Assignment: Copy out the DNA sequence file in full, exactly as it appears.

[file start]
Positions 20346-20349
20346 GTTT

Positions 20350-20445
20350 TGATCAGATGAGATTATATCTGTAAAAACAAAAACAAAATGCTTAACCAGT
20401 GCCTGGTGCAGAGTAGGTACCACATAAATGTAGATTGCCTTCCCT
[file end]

Positions 20346-20349
20346 GTTT

Positions 20350-20445
20350 TGATCAGATGAGATTATATCTGTAAAAACAAAAACAAAATGCTTAACCAGT
20401 GCCTGGTGCAGAGTAGGTACCACATAAATGTAGATTGCCTTCCCT